Emerging Leaders at the 2014 Darwin Aboriginal Art Fair
Three of our Emerging Leaders attended the 2014 Darwin Aboriginal Art Fair in Darwin. Not only were Betty Bundamurra, Jeannette Swan and Mark Nodea hard at work at their respective art centre stalls, Betty had a painting exhibited at the NATSIAA and Mark ran a workshop on painting with ochre. A multi-talented group of individuals, that's for sure!
Mark has been quite the jetsetter of late. Busy with cultural responsibilities and with his own painting practice at Warmun Art Centre in Turkey Creek, he has also been frequently flying down to Melbourne to work with the University of Melbourne on their partnership project with Warmun Art Centre. He says of his involvement with the keeping place – the new community cultural archive at Warmun Art Centre, “I learnt things in Perth, I set up the museum in Warmun from what I learnt on the Desert River Sea Symposium, I did that.”
Invited by the Darwin Aboriginal Art Fair to present as part of the public program, Mark recently hosted the “Painting with Ochre” demonstration to dozens of curious onlookers, answering questions about the medium and his own arts practice. His paintings continue to attract greater attention. His recent work, Lost Souls, a stunning and poignant work in black, brown and bluish-grey ochres was exhibited at Salon des Refuses in Darwin. The hugely successful event coincides with the NATSIAA and exhibits works submitted but not selected for the Award exhibition.
Jeannette’s position as Coordinator at Yarliyil Art Centre in Halls Creek keeps her busy. She is attending the Darwin Aboriginal Art Fair for the fourth year since re-launching the art centre and continues to tirelessly promote the artists of the Halls Creek region and share their art with the world. Lately, Jeannette has been exploring new opportunities via new markets for the Yarliyil artists by expanding their range of merchandise including a new jewellery and clothing collection. From the attention these new items received at the Fair, it looks as though this clever strategy will pay off.
Jeannette is currently excited about new developments in Halls Creek: “The builders have just started on the new art centre building, if all goes well we should be in by December.” Currently working out of the Shire Hall, a purpose-built art centre is going to make a world of difference for Jeannette and Yarliyil Art Centre. Of her time at the Emerging Leaders Symposium in Perth last year, Jeannette valued the shared ideas around curatorial and presentation of artworks: “I found the most useful skills was the art handling for exhibition etc. and the importance of telling the stories.” No doubt, Jeannette will put these skills and more into practice after the big move into the new gallery space.
This is Betty’s third year representing the artists of Kalumburu by working at the Kira Kiro stall at the Darwin Aboriginal Art Fair. Betty says: “I like to sell for artists in the community and tell visitors about it, they chose me and they are happy about it. That’s why I’ve come to DAAF to make them happy. To put Kalumburu art out there, remembering the art and the songs, to carry it on from the elders so everything will pass on. It’s our duty to carry it on. I like it, like sharing with the tourists, even though I’m shy. They ask me to talk about rock art, I brought Dennis along because he’s authorised to talk about that, give them information.”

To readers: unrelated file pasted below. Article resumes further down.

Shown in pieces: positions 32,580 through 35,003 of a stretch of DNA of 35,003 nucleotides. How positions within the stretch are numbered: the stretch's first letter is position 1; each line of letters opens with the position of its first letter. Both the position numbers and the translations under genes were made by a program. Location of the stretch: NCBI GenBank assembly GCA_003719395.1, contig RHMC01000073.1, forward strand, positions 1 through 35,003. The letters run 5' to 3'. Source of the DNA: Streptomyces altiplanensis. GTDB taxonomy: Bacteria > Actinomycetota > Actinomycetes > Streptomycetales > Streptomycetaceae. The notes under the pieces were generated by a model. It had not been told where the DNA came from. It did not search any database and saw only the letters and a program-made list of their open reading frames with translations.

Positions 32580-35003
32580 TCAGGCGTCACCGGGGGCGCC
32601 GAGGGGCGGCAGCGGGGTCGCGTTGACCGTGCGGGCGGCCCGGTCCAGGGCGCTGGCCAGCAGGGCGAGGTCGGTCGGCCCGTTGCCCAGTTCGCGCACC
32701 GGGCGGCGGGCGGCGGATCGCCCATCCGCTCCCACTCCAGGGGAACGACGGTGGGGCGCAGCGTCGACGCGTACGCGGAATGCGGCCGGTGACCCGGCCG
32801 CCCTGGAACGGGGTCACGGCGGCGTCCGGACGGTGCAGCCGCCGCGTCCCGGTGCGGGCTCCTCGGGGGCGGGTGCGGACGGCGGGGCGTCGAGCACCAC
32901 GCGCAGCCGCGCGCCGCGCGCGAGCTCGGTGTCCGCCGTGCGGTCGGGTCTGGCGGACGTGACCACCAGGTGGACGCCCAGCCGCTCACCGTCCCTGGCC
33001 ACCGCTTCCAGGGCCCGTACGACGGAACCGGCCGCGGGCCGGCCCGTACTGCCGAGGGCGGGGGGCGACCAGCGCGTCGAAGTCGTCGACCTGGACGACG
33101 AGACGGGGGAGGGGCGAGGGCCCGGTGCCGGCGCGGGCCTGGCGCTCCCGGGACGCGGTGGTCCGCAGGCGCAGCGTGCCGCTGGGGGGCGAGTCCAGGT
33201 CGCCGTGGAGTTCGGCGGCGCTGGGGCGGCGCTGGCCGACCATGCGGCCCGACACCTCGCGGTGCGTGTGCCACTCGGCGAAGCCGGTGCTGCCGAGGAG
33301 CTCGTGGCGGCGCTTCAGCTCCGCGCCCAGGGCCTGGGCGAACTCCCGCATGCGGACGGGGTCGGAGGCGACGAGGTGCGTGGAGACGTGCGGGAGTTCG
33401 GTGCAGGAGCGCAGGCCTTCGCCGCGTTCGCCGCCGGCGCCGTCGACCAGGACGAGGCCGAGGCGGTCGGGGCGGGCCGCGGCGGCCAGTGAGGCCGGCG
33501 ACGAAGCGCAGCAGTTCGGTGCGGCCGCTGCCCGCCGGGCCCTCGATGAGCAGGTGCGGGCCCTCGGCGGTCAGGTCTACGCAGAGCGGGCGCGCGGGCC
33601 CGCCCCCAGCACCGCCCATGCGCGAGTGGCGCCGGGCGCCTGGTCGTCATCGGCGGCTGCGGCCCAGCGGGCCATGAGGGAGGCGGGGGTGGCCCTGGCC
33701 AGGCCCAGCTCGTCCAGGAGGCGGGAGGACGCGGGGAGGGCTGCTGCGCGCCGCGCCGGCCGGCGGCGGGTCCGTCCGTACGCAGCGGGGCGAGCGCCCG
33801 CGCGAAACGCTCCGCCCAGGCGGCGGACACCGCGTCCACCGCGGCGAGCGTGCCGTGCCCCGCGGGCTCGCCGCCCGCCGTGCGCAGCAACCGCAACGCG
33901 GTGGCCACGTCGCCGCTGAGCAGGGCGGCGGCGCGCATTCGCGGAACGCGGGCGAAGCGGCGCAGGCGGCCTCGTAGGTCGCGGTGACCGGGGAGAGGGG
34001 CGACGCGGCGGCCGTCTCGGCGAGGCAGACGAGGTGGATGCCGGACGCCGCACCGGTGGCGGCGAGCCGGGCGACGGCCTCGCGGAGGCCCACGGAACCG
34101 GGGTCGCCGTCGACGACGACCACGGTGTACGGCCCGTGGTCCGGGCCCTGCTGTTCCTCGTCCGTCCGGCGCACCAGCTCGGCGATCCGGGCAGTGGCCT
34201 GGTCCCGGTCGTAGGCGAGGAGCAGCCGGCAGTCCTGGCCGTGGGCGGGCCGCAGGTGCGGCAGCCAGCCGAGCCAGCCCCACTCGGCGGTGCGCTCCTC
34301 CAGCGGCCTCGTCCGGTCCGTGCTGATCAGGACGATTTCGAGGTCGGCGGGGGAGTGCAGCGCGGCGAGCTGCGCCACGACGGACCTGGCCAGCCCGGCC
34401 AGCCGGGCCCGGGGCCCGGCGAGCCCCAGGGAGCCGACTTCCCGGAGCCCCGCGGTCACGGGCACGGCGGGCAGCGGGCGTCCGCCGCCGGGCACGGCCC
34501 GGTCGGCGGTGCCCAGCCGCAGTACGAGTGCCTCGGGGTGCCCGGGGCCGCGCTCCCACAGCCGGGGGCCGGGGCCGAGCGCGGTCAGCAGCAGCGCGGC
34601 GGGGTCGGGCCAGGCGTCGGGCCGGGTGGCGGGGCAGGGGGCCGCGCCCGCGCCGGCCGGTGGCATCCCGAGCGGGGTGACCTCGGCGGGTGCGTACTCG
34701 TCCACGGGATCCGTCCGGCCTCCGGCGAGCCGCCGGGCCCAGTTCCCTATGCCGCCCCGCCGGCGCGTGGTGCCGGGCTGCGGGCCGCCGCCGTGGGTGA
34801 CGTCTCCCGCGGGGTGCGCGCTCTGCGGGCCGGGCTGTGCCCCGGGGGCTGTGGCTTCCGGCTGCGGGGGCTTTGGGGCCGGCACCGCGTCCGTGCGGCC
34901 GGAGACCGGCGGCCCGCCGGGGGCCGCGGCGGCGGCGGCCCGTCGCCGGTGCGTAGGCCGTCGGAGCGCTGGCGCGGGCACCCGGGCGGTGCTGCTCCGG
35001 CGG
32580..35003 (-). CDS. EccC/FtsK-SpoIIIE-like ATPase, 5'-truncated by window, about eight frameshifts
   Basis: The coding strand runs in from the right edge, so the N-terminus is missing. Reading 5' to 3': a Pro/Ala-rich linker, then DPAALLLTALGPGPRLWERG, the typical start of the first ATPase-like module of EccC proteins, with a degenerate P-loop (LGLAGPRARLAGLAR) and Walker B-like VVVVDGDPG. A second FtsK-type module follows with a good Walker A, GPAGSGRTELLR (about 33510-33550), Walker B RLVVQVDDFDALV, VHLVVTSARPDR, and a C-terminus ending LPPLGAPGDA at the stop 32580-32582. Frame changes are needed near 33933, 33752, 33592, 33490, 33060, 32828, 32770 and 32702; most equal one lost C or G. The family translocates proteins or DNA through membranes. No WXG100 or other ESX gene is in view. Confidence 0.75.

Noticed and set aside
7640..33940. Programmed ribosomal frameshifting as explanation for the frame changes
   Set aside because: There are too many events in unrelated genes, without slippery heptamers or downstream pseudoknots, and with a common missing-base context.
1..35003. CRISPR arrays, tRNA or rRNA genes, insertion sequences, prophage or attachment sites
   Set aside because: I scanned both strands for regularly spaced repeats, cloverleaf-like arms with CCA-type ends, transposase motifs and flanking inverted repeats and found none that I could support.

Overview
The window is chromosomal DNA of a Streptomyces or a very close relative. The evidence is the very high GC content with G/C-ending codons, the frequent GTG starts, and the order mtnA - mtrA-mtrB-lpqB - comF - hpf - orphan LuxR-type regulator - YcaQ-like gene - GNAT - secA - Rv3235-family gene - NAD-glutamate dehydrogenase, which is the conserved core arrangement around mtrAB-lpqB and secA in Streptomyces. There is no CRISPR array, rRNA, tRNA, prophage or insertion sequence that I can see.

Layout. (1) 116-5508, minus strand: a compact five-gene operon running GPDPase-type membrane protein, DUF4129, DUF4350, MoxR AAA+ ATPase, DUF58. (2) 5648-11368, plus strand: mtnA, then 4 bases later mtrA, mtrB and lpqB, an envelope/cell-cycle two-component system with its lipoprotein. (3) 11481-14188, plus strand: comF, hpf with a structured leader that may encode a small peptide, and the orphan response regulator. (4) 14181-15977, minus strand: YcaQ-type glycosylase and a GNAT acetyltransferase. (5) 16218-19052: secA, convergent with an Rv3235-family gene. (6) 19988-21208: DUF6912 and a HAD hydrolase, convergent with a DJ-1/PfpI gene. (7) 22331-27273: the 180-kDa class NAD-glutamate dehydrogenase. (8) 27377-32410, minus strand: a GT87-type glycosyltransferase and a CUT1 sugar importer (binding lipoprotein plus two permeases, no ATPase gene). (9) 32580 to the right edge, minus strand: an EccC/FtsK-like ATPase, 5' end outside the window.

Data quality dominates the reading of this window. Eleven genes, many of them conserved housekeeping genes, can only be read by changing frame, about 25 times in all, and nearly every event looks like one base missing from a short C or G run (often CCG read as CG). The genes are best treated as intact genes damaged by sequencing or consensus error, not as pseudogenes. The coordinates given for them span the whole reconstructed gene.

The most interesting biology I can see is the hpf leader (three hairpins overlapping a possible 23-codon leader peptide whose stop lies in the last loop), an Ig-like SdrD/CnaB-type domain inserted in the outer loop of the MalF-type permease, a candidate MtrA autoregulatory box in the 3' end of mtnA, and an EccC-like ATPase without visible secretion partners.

There is currently no coordinator in Kalumburu at the Kira Kiro art centre and in the meantime Betty has taken on the responsibility of keeping everything running smoothly. “I like to write down the stories of the old people. We have to choose a manager to see who’s suitable, who we are comfortable with and who can do the job.” She says that one of the things she really enjoyed about the Emerging Leaders Symposium in Perth was networking with staff from other art centres. “I’m happy that people can recognise what I’ve been doing at the art centre, it’s good to travel and meet people and get other ideas from them and what they do at work. Next time I will come out of my shell more.”
Betty is very humble about her work as an artist, even though it’s plain to see that she is extraordinarily talented. Her painting Penta Goodjay – Hero of the Kwini People was selected for this year’s NATSIAA exhibition and marks a shift in her work. The grand scale of the artwork is new for Betty and is testament to her ever-growing skill and ability. “My NATSIAA painting is a spirit being, a monster that terrorized the tribes, it’s a story for the Kwini people. The monster was eventually poisoned as it slept, by yellow flowers wrapped in bark, the other spirits didn’t help it because it was too bossy. Next year I might even do a bigger one.”